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Eye Conditions

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Below is a list of common conditions. To find a specific condition use the search utility above by entering a key word. Or you may look at our entire list of conditions by using the dropdown list above.


The cornea is the clear covering over the colored part of your eye (the iris) and is responsible for most of the focusing power that enables you to see well. The lens inside of your eye also provides clear vision for reading and other tasks done at a near distance.The retina lines the inside of your eye and acts like film in a camera. Images that go through the cornea and lens must focus directly on the retina for images to appear clear. When an eye is too long, images fall in front of the retina and the result is a blurred image.

Normal Eye

The eye is often compared to a camera with the retina being the film. Light focuses directly on the retina if you are not nearsighted, farsighted or have astigmatism. Sharp vision is the result. Having a long eye, short eye or irregularly shaped cornea results in being nearsighted, farsighted or astigmatic.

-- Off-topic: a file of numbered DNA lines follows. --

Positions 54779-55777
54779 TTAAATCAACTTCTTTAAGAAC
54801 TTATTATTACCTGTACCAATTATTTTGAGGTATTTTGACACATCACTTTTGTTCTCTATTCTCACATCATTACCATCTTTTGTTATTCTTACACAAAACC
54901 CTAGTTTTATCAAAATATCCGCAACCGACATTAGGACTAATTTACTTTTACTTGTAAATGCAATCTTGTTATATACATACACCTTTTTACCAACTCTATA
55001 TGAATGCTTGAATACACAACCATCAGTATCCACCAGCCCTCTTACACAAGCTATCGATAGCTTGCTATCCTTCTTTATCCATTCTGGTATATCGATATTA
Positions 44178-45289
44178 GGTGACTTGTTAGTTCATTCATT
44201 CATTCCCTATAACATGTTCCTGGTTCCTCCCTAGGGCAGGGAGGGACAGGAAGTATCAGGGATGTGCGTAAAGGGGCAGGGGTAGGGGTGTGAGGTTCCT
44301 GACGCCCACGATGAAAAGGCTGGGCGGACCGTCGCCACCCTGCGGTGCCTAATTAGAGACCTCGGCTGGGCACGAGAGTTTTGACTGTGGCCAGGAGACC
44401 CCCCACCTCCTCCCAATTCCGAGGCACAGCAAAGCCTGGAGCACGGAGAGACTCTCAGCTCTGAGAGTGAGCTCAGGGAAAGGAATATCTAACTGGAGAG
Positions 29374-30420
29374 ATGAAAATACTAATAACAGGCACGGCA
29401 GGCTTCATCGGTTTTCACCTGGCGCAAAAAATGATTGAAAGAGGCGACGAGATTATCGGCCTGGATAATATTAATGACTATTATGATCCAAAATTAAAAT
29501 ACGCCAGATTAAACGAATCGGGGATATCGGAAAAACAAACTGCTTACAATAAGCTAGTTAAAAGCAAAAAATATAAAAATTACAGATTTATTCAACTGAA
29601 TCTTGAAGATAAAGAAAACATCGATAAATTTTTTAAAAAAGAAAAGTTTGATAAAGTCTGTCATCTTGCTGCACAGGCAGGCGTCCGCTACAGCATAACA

When an eye is short, images fall in back of the retina and result is a blurred image.

What is Astigmatism?

Astigmatism results when the cornea is not completely spherical like a basketball, but curved like a football. Because the cornea is uneven, light rays cannot focus clearly and visual images are distorted.

Presbyopia (Near Vision & Reading Glasses)

The lens inside the eye changes shape when we look at an object up close. When we focus up close the lens becomes thicker and as we look into the distance, the lens becomes thinner.Presbyopia occurs when the lens inside of the eye loses its flexibility. The symptoms occur around age forty and are a normal aging progress, which include blurred vision with up close tasks such as reading. You may also notice difficulty changing focus from near to far.If you are nearsighted, you may be able to take off your glasses and see better up close. If you are not nearsighted, you will need reading glasses or bifocals to see well up close. This happens to everyone between 40 and 50 years of age.

Why do I need to know about Presbyopia if I am interested in LASIK?

If you are Presbyopic or in your mid 40s and nearsighted, correcting your distance vision with LASIK or PRK may necessitate that you wear glasses for reading up close following the procedure.